THE DAILY AKOUS-LEABEE "SOUTH DAKOTA'S LEADING NEWSPAPER Evening Edition Evening Edition SIOUX FALLS, SOUTH DAKOTA, WEDNESDAY, NOVEMBER 23, 1938 PR trie THRPR CENTS 14 PAGES On Trains and News Stands So Strike Halts Trading In Chicago Stockyards . iUl o. n n 1 n rv n WA7Ao) lolAlal ml ZAiuvl g)g inn UNION LEADER THREATENS TO EXTEND ACTION Packing Plants May Become Objective of Next CIO Attempt Chicago, Nov. 23.-A,-Livestock trading to the Chicago Union Stock ZZac the world's largest meat Ya.e't was at a standstill today. Kd ftTvart itad who were iSmg and feeding them. 1 S recipts of 8,000 head were I rimer direct to packers or for the ISteraattonal livestock exposition I Sg Saturday in the interna-1 Si amphitheatre at the stock 'K Private handlers and show f Sera were handling the exhibi- ff trade was paralyzed, a iitfon leader threatened to extend Ifht strike into the huge meat pack-I m plants and cripple or stop en-:Sly the knives of the industry in lCASn chieftain said attempts to move meat animals through the ntockvards before settlement of the icispate would be countered with a ;S eaU to some 20,000 packing nouse workers. j Hie laiwr leader. President Ben-lumin Brown of the CIO stock hangers union, asserted such a strike , would cripple 90 percent of the packing plants' activities, t 575 Are Involved S ft present the dispute involves an Minuted 575 stock handlers and the j Union Stockyard and Transit com-panv. The firm manages the stock-wds which serve as a market lnde-iwndent of the packing plants, han-Ai.r. unlniiri anrl feed livestock In itiie pens and drive the animals to ,ihe slaughter houses. I Approximately 60,000 head of cat-Jtle hog and sheep stranded by the 'strike were moved through the yards ivesterday by white collared commission men before expiration of a truce. The CIO handlers have banned further operations pending settlement of the dispute.- - -.-- S The scheduled arrival of 10,000 head of livestock from farms, coupled -with an announcement by the stock-pards management that it would J' continue to operate," promised to 'precipitate a crisis. 4 There was a possibility, too, that h rhal AFL group of stock handlers fnight go to work despite the CIO -jttlCt. f Thomas Devero, business agent of ae AFL stock handlers local 517, itaid members of the organization ,tould go into the pens if the police ?.ard were withdrawn. He said "our rien don't want to stand under the C'M of policemen." Meanwhile, no efforts to seek peace , ere apparent. The CIO union's demands involve a basic wage, vaca-sons with pay, overtime pay, and written contract. I There was no apparent danger of j meat shortage while the strike Biwnra io nancuers in ine I wr would be threatened with cur- i .... ... I'umeiii, nowever, 11 we strike f sead to workers who butcher the Jr.oct Supplies Ample eivMainen i or several packing Tm said there were ample sup- EteS Of lhStrx-lr this mlr Dl.nf Weather, Roads 'either tnd road Information bT TMAssocland Press. Local temnera-j b'ro'ntte- nd wind velocity br Ji"-Bechto)i voluntary United StaUa Mnver m Sioux Palls. Official Forecast south n&ir,-., . I,.. a ln.1.. vcjicitttiy lair mj- gsnt in extreme north-central Jmb ' n0t ,S ld Tnursday after- 1 Iowa Pnrth- nln.i., i foamed cold Thursday. oia: uonsiderable cloudi- io ; i central ana infTi T ""B"i; inursaay ir. y Ilr not coW in ex- i ana extreme north in anoon. &SHen. ir, tpnlBht 'at .j - auu'iuy coiaer in M south-central portions to- kin 1. 1 lom inursaay after- a in west portion. i;cal Temperatures Today l esterday 1 6 p. m 20 7 O r, m ,c 8 1.1 Mnm 9 12 Midnight... 11 : .' 01., on Tl ....... . Sunris. 7 "aiumeier rising, fe?1 "d preciplU- II , " """f period endinr Weather and Roads la riu A-M- H'Bn Low Roads 7 'Wangs 25 25 26 28 29 27 27 25 7 Good Good Goon Good Good Good Good Good 3 12 8 9 8 13 3 7 6 8 8 10 Ieeri" rat... 9 i'fctpStlnrV L 25 1 GOOd All r?ii: Rapld aty- trace. ! No.aH.to.j?artly cloudy. pr.V'onaI W eather KernrH -10 "C' High Low Free. V..L .... can T? .V 1 w CEty ' 1t!l . M 4 . ea 4 S3 39 . 53 4 3 43 . H . 4 . aa 14 .93 20 . 2o - . M 1 . 36 30 . 20 4 . ,2 a . 2S SO . 3 16 . f SO . 38 I One Killed in y5y -JI I One person was killed and between ten and fifteen were injured when an unexplained explosion wrecked a two-story frame building in the business district at Harrisonburg, Va. Three persons were held at a hospital for treatment. RUSSIAN YOUTH CHIEFS PURGED Leader Kosarieff and Four Other High Officials Ousted From Office Moscow, Nov. 23. UP) A drastic purge of the great soviet Russian youth organization Komsomol was revealed today with the removal of its leader, Alexander Kosarieff, and four other high officials. They were accused of protecting morally corrupt, drunken and traitorous elements within Komsomol, from the ranks of which the communist party recruits new members. - " - Komsomol was purged, some 14 months ago when live secretaries and eight other officials were ousted and Kosarieff was sternly rebuked and warned to put his organization in order. That reorganization continued until March, 1938, when a halt was called and "over-vigilance" was blamed for the unjustified expulsion of thousands of members. Komsomol's membership in 1935 was 6,000,000. In recent weeks sharp criticism of Komsomol conditions began appearing in the soviet press. Laxity in leadership was charged. A resolution by the Komsomol central committee said Kosarieff and the others were removed for: 1. "Ruthless violation of internal democracy of Komsomol secretaries, who remained deaf and dumb toward all warnings of ordinary workers. j i. for a nearness, Dureaucrauc and hostile attitude toward honest workers. 3. "For protecting morally corrupt, drunken and hostile elements in Komsomol and concealing traitorous elements." Apostolic Delegate to London Appointed Vatican City, ov. 23. (IP) Pope Pius today appointed an apostolic delegate to London. Vatican sources said it was the first time since the sixteenth century reformation that such an appointment had been made. Monsignor William Godfrey, rector of the venerable English college in Rome since 1930, was named to the post, at the same time becoming titular archbishop of Cio in Asia Minor. The Italian press published reports from London that the Vatican's action was believed to be a move seeking British support in the church's conflict with Germany over the treatment of German Catholics. Vatican officials declined to comment on this point. COLLECTION OF TAXES ON SOME ITEMS IS UP Washington, Nov. 23. (IP) The treasury reported today that improving business brought excise tax collections on gasoline and electric energy in October above the revenue of the same month last year. Liquor and playing card taxes also were higher, but the liquor increase was due partly to a higher tax rate. Taxes on tobacco, automobiles, re-friMrarnrs radios and other items Knntimiwl tj troll lflcr. vMr't flciirp.a ' will be closed Thursday for Thanks elvinsr. Normally there is little aa tivity in the stockyards on Fridays and Saturdays. The spokesmen said the big pack- ; ers have large quantities of dressed beef and pork in the coolers and could bring in dressed meat from their branch plants in other cities. Such plants also could increase their receipts of "direct" livestock which goes directly from rural concentration points to the plants, in contrast to animals bought and sold by commission men in the yards. Commission men ordered fanners and country correspondents to halt livestock shipments pending settlement of the strike. However, an estimated 10,000 head were already en-route to the yards. Unionists Indicated commission men would be permitted to feed and water the animals in the pens but would not be allowed to drive them to the plants. Mysterious Building Explosion -. .. - "'Jl. . im jj . Turkey Dark Meat More Nutritious Amherst, Mass., Nov. 23. P) If Aunt Abigail and the children get all the white meat from tomorrow's turkey, Pa still will have consolation the dark meat is more nutritious. That's the news today from Mrs. Helen S. Mitchell, research professor at Massachusetts State college. She cited the excess of calories and proteins in the dark meat, as compared with the white, and gave the content of the whole bird as: 21 percent protein, 23 percent fat, 1,320 calories per pound, vltamina A. B, C, and D, and quqtas of calcium, phosphorus, iron, copper, and manganese. WASHINGTON MAN IS FOUND DEAD Wife Calls New York Hotel, Marine Corps Captain Is Shot to Death New York, Nov. 23. (JP)A woman's frantic telephone call from Washington, D. C, sent employes of a hotel here rushing to a room where they found a man registered as James Henry Foley shot to death late yesterday. John Abbot, assistant manager of the hotel, said the woman told him Foley was a marine corps captain, that she was his wife and that he had Just telephoned her saying he was going to kill himself. Foley, about 35, was found lying on his bed, clad only in underwear, a bullet through his heart. A revolver lay beside the body. He had registered at the hotel Monday night, giving his address as 1964 Fendale Rve.. Washington. A note on the dresser asked that his wife and a step-daughter, a Mrs. Rouse, of New York, be notified. Mrs. Rouse later identified the body. Police said he wore a ring similar to those worn by graduates of the TJ. S. Naval Academy. Federal agents later took charge of his effects and the investigation. Meeting Is Planned Between Swift, CIO Thirteenth Attempt to Iron Out Difficulties at Sioux City to Be Made Sioux City, la., Nov. 23. VP) Representatives of Swift and Company and the CIO union at the firm's packing plant plan to meet late today in an effort to iron out difficulties of the seven-week-old strike at the packing house. It will be the 13th meeting of the two groups in an attempt to settle the controversy, which began when the company allegedly refused to meet a union grievance committee. Meanwhile two units of national guardsmen which did not leave yesterday were expected to depart during the day. thus carrying out Gov. Nelson G. Kraschel's orders withdrawing troops from the strike scene after a month of patrol duty. The Long Harm of the Law Men in Germany will not be allowed to marry until they have completed their army service, according to a recent dictatorial decree and a very excellent decree it is. For what could be more useful preparation for wedded bliss than a couple of years bayonet practice? Followed, of course, by a peaceful happy life such as one may enjoy in any of the pleasant homes listed in The Argus-Leader Want Ads. Here is a rental ad that led to victory: "Pleasant three- bedroom ' home, insulated, oil burner, double garage, on bus line, close to school, $42.50. Call 3678 day time." " ' 5d OFFICIALS FAVOR PLAN OF UNIONS Say Only Barrier to Industrial Peace Is Opposition to Unionism New York, Nov. 23. (V-The only barrier to industrial peace, in the belief of two members of President Roosevelt's commission on industrial relations, is the failure of industry to recognize that it must not resist unionization. The members Mrs. Anna M. Rosenberg, regional director of the social security board, and William H. Davis, former deputy NRA administrator, told a trade and commerce bar ' association dinner last night elimination of American industry's fight against unions would probably establish workable industrial relations here, such as now exist in Great Britain and Sweden. pavis said that neither the British nor Swedish system was supplemented with legislation similar to the Wagner act because both nations had overcome the growing pains through which America was passing. Mrs. Rosenberg said collective bargaining necessitated a genuine desire for solution of a problem. She cited the British method of drafting contracts on an industry-wide basis, rather than locally, saying this made for responsibility not only on the part of employers but on unions as well. Diphtheria Epidemic Is Battled in Iowa Health Department Officials in Midst of Immunization . Campaign Des Moines, la., Nov. 73. VP) Iowa health department officials today were in the midst of an immunization battle against an unusual Increase in diphtheria cases throughout the state in recent weeks. Dr. Carl F. Jordan, head of the state preventable diseases division, said 24 new cases were reported for the week ending November 19. Immunization, for which the department provides the material to cooperating communities, is practically 100 percent effective, he said. The situation this year is in direct contrast to 1937's record low of 10 deaths for the whole state, he said. Counties reporting cases include Black Hawk, Webster, Humboldt, Scott. Des Mones, Pottawattamie, O'Brien and Butler, the report said. The disease has hit quite a few adults this year, Dr. Jordan added, although most of the infections are found in children. WELSH MOTHER OPENS PEACE, HEALTH TEMPLE Cardiff, Wales, Nov. 23. (IP A white-haired Welsh mother, Mrs. Minnie James. 72, opened the door of the new $300,000 temple of peace and health today with a golden key. President Roosevelt sent congratulations upon dedication of "this monument to the ideal of international peace based upon law and order in contrast to force." The temple was built by Lord Davies, former secretary to David Lloyd George, as "a permanent symbol" of mothers' desires for peace. Mothers of 24 nation, including Mrs. Mary H. Moller, former Iowa resident who now lives in England, attended today's ceremonies. ESTATE HELD IN COURT; NEWSBOYS MISS DINNER Evansvllle, Ind., Nov. 23. VP) Because of lawsuits, newsboys of Evansvllle and Princeton will have to go without a free Thanksgiving tomorrow for the second successive year; - ' ' " - Albert Stokes, an orphan who died here two years ago, left $150 for Thanksfliving Day. dinners to newsboys and needy children of the two cities. ' But the money can't be touched because the estate is still in the courts, 1 TEACHERS URGEIPOSSE STATE SYSTEM OF RETIREMENT Political Independence Declared at SDEA Session at Mitchell Mitchell, Nov. 23. (P) Enactment of a teachers" retirement law by the 1939 legislature was urged by the SDEA in a resolution adopted at its annual convention here this morning. Other resolutions approved by the group Included a declaration of the political independence of the organization; urging greater financial suport for the school units by the state government; support for the bill proposed in congress for the prevention of the retroactive application of any federal tax upon employes of the state and its instrumentalities; endorsement for the legislative program of the federated Protestant churches of tha state on liquor control, and a proposal for a statewide program for edi rational adjustment of handicapped children. Officers elected at the final general business session of the convention were Supt. K. S. Johnson of Woonsocket, as member at large of the executive council, and Supt, H. S. Freeman of Mobridge. as president of the northeastern district of the SDEA. T.ie committee on resolutions, which drafted the measures accepted by the convention, was headed by E. A. Berquist as chairman and included H. A. R. Indall. Eva Davis, D. B. Doner and Theodore Nickisch. Want More State Aid The text of the adopted resolutions follows: 1. "That the South Dakota Education association declares its organization to be entirely independent of political parties and that it is interested solely in the principles of sound education and unselfish citizenship; to these ends officially created offices and committees of the association may not be pledged to support any person or group seeking political preferment. 2. "That this association support the principle of a greater financial support of school units by the state government through an increased proportion of the sales and net income tax. distributed in a manner which will more nearly equalize educational opportunities for all chil dren in South Dakota. 3. "That this body commends the political parties of this state for their platform pledges supporting a teachers' retirement plan, tne preservation of the permanent school fund, and the continued state support of education. The enactment into law in 1939 of the retirement (Continued on page 2, column 3) INSURGENT PLANES RAH) BARCELONA At Least 20 Persons Killed and 35 Wounded Raider Is Shot Down Barcelona, Nov. 23. VP) Eight insurgent warplanes swooped on Barcelona this morning in the first severe air raid the government capital has suffered in weeks. First reports said at least 20 were killed and 35 wounded in the lower section and port area of the city, where most of the bombs fell. One of the attacking planes, hit by anti-aircraft fire, burst into flames in full view of thousands watching the raid from roof-tops and the streets. A thunderous cheer went up. After a first combined attack the insurgent craft divided into two squadrons for later assaults. At least three bombs fell near the Plaza Cataluna, Barcelona's main square. Workers were seen throwing sand over at least six blood-spots in this area, a heavily populated residential and office district. Mystery Malady Attacks Children White Plains, N. Y., Nov. 23. VP Health officials today sought to diagnose a strange Intestinal malady which within a week attacked 500 of the 1,400 students in Eastview Junior high school. Dr. Edward H. Marsh, Westchester county deputy health commissioner, said the symptoms were nauseoa, vomiting, dystentery and abdominal cramp. He said all the victims were recovering. Discounting a theory that the illness could have beoen caused by food eaten in the school cafeteria. Dr. Marsh said several adults also had been stricken although the epidemic centered at the high school. Services for Queen Are Held in England London, Nov. 23. VP) Three kings with other royalty attended funeral rites for the English born Queen Maud of Norway today before the body was placed aboard a purple and black-draped train to begin the Journey to Oslo. The queen's husband, King Haakon; their son, Prince Olaf; King George VI of Britain and King George of Greece attended the simple ceremony in Marlborough House chapel. i Prince Paul, regent of Yugoslavia, j and his princess, former Queen Vic- ; toria Eugenie of Spain, and imme-; diate members of the British royal family also were present. TAKES SUSPECT IN LEAD SLAYING Charles Fowler, Communist, Being Grilled in Death of Miller Deadwood, S. D., Nov. 23. VP) Sheriff E. E. Minard of Lead today was grilling Charles Fowler of Denver, captured by a posse last night, about the death of a Lead policeman who was shot down as he stepped from a barroom door. Fowler, alias George Robert. 29, was brought here after deputy sheriffs took him into custody at the Phil Anderson ranch, 18 miles south of here. He had been sought since early in the day, after Milan Miller, 30, the policeman, was summoned from a tavern in Lead and killed as he stepped over the threshold. Threatened Policeman E. A. Steinbeck, Lead city attorney, described Fowler as a self-stvled communist who threatened Miller after the policeman ordered him out of town. Fowler denied the shooting. Deputy Sheriff Fred Seals said, but admitted talking to Miller. The deputy quoted Fowler as saying the policeman was shot by "a guy across the street, and a good shot." He insisted he did not know the man who fired. Sheriff Minard said Fowler claimed he had been beaten by Miller and other Lead police officers while held in Jail there. The sheriff described Fowler as a "labor agitator" and said he had sought for a year to bring legal action against the officers. Although there were witnesses who saw Fowler and the patrolman leave the barroom early yesterday and heard seven shots, officers found no one other than Fowler who witnessed the actual shooting, the sheriff said. Arrives at Ranch The first break In the manhunt, in which about 100 men Joined, came from Mr. and Mrs. A. O. Gudat, who reported a man answering the description of the, suspect appeared at" their ranch' near Lead yesterday. He seemed sick, they told police, and after feeding him they put him to bed, then left the ranch. At the time they did not know about Miller's slaying, Gudat said, but learned of it from a neighbor and notified Seals. When possemen reached the Gudat ranch, the man had vanished. Authorities said a gim had been stolen, and dog at the ranch had been shot. Fowler was unarmed when he was arrested. Leaving the ranch, the posse fanned out through rough timber country, leaving guards at strategic points and watching, all roads out of the section. Gale Wyman, Ward Wyman and John Houlette made the capture. Fowler offered no resistance. Earlier in the day Mayor Dwight Casner announced the city of Lead had offered $500 reward for the capture of Miller's slayer. Worker Is Rescued From Icy Lake Water Neighbor Risks Life to Pull Man to Safety After Plunge Through Ice Walker, Minn., Nov. 23. (IP) A 67-year-old resort worker was recovering today from the shock of half an hour in the icy waters of Leech lake, from which he was rescued by a neighbor who risked his life on the"-' treacherous ice. Charles Reioux, caretaker at White Bear camp, broke through the ice while walking 400 yards from shore towards Bear Island. Hearing his cries as he clung to the edge of the ice, George Berger, a resort owner, ran to help him, but also broke through into 20 feet of water. Berger scrambled out and inched towards Reioux, finally dragging him out on the ice. Unable to carry Reioux to shore, Berger got help from Herman Olson, another resort man, and together they brought the unconscious and freezing woodsman to shore, where hunters administered first aid. PRAYER AND MOURNING ARE BEGUN FOR JEWS Chicago, Nov. 23. (IP) The orthodox Jewish community began today a month of prayer and mourning for persecuted German brethren. The period of mourning was decreed by leaders of the orthodox rabbinate and the union of Hebrew congregations. They said it was equal in lamentation to the Day of Atonement, holiest of Jewish holidays. During the month weddings, social affairs and celebrations will be forbidden for an estimated 50,000 orthodox Jews. The Argus-Leader Will Close Early Thanksgiving Day The Argus-Leader business office and all other departments will close at noon Thurs-dav so that the employes of this .newspaper may spend a part of the Thanksgiving Day holiday with their families. Want ads for publication that day must be in by 10 a. m. Thursday. All society and news items should be in early. ANTI-JEWISH DRIVE MAY HAVE EFFECT ON FINAL APPEASEMENT . y Married Today ' . .-Hi SY f i ..j Marsha Hunt Hollywood. Nov. 23. A Marsha Hunt, 21-year old movie actress and Jerry Hopper, studio official, are to be married today in Santa Barbara. Hopper's cousin, Glenda Farrell, gave the couple a shower and reception yesterday. Miss Hunt's home town is Chicago. BROOKINGS WOMAN IS SEVERELY HURT Mrs. Gus Telkamp, 63, Has Ac cident After Getting Daughter at SDEA Brookings, D Nov, J3. Mrs. Gus Telkamp, 63, Brookings county farm woman, lay in the Brookings municipal hospital today,: critically injured in an auto accident 12 miles south of Brookings at 8 o'clock last night. - , Louis Telkamp, 29. her son and driver of the car. and Orella Telkamp. 21, her daughter suffered only minor bruises. Mrs Telkamp and Louis were returning from Mitchell where they had gene to pick tip Orella, who had been attending the SDEA convention there. Orella Telkamp is a teacher at Glenham, S. D.. near Aberdeen. . Louis, who- said he was not familiar with the highway, having only traveled it once before, failed to notice a jog In the road at the line separating Brookings and Moody counties and the car plunged into the ditch. It was traveling north. The auto did not turn over but was badly demolished Pete Buller. who lives on a farm near the Telkamp place, happened by and took the three passengers to the Brookings clinic. They were treated by Doctors Harold Miller and Magni Davidson and Mrs. Telkamp was transferred to the hospital. The Injured mother was In the front seat of the car with Louis when the accident . occured, the latter said. Mrs. Telkamp's injuries consisted of a fractured skull, fractured shoulder, double compound fracture of the leg, and other injuries. She had not regained consciousness thl.s afternoon and her condition was described as critical. The Telkamp farm is located seven and one-half miles southeast of Brookings in Medary township. Ous Telkamp is a brother of Frank Telkamp, Brookings county commissioner. Individual Morals Stressed by Hoover Former President Points to Violence in World Today in Address Toronto, Nov. 23. VP) Democracies must view the present day violence of the world with horror, Herbert Hoover said last night in an i address urging a resurgence of "in-j dividual morals" which he termed "the only foundation of real moral progress." The former United States president, addressing the annual dinner of the York Bible Class, pointed to Germany "under nazi control" where "we see the most hideous persecution of the Jews since the expulsion from Spain in the middle ages;" to "continued execution of political opponents by the thousands" in communist Ru.ssia; to the war in China, and to the bombings in Spam for "no military purpose but to create horror." The failure to maintain moral standards was "the deficiency in all nations which produces all this conflict and confusion in the world," he said. GONGOLL TRIAL DATE j SET FOR DECEMBER 5 I Minneapolis, Nov. 22. (IP) Stan-! ley W. Gongoll will go on trial De-; cember 5, on a charge of first degree ; grand larceny for alleged misapprc- prlation of . a $5,000 bond from a i client, as sequel to the collapse of his' I S. W. Gongoll & Co., investment j concern. I He was arraigned in district court j today, pleaded innocent and was I given to November 29 to demur or ! file . motion to quash the indict-j ment. Daladier Awaits Chamberlain, Halifax for Treaty Conference PROGRAMS PRESSED Germans Say No Power on Earth Can Stop Campaign Against Jews By THE ASSOCIATED PRESS An official French announcement that France and Germany have agreed to sign a pact renouncing war against each other coincided today with the Journey of British leaders to Paris presumably to strengthen military ties between Britain and France. i An official spokesman said signature of the Franco-German antiwar accord, fruit of negotiation since the Munich conference of September 29, was expected soon. Awaits Visitors ; Meanwhile Premier Daladier. beset with oposition to his economic program and a soreadinir wave of strikes, awaited the arrival of Prime Minister Chamberlain and Foreign Secretary Viscount Halifax of Britain. There was a strong belief their visit would result in forging the Anglo-French mutual assistance pact into a virtual military alliance through rewriting of the present agreement. Though some French and British sentiment was that the nazi anti-Jewish campaign was a barrier to reaching a full appeasement agreement with Adolph Hitler, Germany went ahead with her program bv levying an assessment of 20 percent on Jewish fortunes exceeding $2,000 to pay the (400.000,000 fine for the assassination -of .-Ernst voin Rath, Paris embassy secretary, by a Jew. The assessment was decreed an the German propaganda machine, in full . swing, warned no mercy would be shown in writing "the last chapter, of the Jewish question." Propaganda Minister Goebbels last night told 2,000 propaganda workers that the nazis would pursue their course until Jews are driven from German life. Follow Nazi Lead The Free City of Danzig followed Germany's lead decreeing "purity of blood" laws like Hitler's Nuernberg racial laws of 1935. Jews wero forbidden public office and, while retaining citizenship, were barred from voting on questions of state administration. In Britain Jewish aid organizations insisted speed was the prime necessity of plans for aiding Jews in Germany. Dissatisfaction was expressed with Chamberlain's proposal to settle Jews in Tanganyika, northern Rhodesia and British Guiana since It was feared delays would be entailed. Daladier, working to get his foreign policy In running order before he faces parliament December 8, had new difficulties to meet as thousands of striking metal workers around Valenciennes occupied factories in protest against Daladier'a decree laws which lengthen working hours and raise taxes. Berlin, Nov. 23 P) The German trovernment ordered a levy of 20 percent of Jewish fortunes exceeding $2,000 today to pay the $400. 000 000 fine imposed for the assassination of Ernst vom Rath. Paris embassy secretary, by a Jewish boy. The decree defining the means of collecting the fine in four installments was nublished in the official gazette as the German propaganda machine went into full swing with a warning no mercy would be ac- (Continued on page 2. column 6) LifFrcy s C orner Ol' Diz is with us here today. And every baseball fan aroun' WUl think Sioux Falls is plumb O. K. To have that twirler come te town. The deeds he's done are baseball lore. They'll live forever and a day. Why, even when his arm wae " sore, He pitched the Cubs to "Series" py. And when he faced the Yankee team In that big series, just this fall,- lhouh ailing wing cut down his steam. He still had plenty on that ball. He mowed 'em down, as you all , know, For 'bout eight frames held 'em ' in tow. And just had four more "outs" to go. When Frank Crosetti got that blow. But, Diz was great, e'en in de- " feat, He turned a trick that few could do; Sore wing and all, he nearly beat The toughest hitting baseball -crew. So, welcome Diz, we're glad you're here, ' And if your arm's o. k. next year. From S. D., you will hear a cheer. When you stand those Yankee! . on their ear. GABE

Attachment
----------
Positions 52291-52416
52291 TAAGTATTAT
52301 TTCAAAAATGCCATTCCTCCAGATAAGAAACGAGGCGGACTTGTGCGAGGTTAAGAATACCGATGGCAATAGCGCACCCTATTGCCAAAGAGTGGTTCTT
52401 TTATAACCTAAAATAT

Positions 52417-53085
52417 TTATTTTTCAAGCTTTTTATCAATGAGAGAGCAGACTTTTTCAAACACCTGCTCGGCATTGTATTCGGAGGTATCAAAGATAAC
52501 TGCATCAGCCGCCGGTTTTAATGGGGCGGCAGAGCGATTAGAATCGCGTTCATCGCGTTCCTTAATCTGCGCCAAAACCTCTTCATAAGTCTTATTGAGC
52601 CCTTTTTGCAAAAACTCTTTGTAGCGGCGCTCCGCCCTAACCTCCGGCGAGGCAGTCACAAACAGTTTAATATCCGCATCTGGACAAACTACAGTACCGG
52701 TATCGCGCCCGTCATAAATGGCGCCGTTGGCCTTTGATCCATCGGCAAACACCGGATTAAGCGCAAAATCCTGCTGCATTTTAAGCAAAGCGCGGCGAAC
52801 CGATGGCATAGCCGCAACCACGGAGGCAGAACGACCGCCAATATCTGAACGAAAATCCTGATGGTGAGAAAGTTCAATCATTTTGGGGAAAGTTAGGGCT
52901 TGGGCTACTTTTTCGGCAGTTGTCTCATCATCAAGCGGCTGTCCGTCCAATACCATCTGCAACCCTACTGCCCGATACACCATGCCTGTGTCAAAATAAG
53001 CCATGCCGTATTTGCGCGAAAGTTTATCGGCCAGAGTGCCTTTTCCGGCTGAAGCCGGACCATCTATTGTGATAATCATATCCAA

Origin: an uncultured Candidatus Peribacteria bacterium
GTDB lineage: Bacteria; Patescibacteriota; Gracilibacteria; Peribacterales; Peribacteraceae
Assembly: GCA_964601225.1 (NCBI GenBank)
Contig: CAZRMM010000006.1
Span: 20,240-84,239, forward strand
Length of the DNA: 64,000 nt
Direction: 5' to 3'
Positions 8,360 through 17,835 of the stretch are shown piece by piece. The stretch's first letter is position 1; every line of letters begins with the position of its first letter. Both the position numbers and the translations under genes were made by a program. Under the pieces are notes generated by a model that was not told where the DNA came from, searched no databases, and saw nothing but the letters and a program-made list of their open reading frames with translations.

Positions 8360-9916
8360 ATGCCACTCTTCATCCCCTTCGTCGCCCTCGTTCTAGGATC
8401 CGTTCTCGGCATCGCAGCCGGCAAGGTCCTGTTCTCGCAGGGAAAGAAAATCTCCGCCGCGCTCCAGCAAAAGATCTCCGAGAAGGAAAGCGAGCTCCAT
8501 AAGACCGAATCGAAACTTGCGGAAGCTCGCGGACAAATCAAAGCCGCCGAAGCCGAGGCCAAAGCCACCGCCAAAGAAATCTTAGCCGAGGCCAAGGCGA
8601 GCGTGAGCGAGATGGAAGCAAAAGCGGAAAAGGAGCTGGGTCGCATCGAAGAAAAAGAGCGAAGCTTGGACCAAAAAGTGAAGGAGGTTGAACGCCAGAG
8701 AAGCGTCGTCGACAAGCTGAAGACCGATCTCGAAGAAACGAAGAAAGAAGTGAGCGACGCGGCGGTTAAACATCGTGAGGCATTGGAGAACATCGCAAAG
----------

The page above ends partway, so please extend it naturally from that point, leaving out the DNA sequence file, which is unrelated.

What members have found on this page

Get access to Newspapers.com

  • The largest online newspaper archive
  • 16,500+ newspapers from the 1700s–2000s
  • Millions of additional pages added every month

Publisher Extra Newspapers

  • Exclusive licensed content from premium publishers like the Argus-Leader
  • Archives through last month
  • Continually updated

Try it free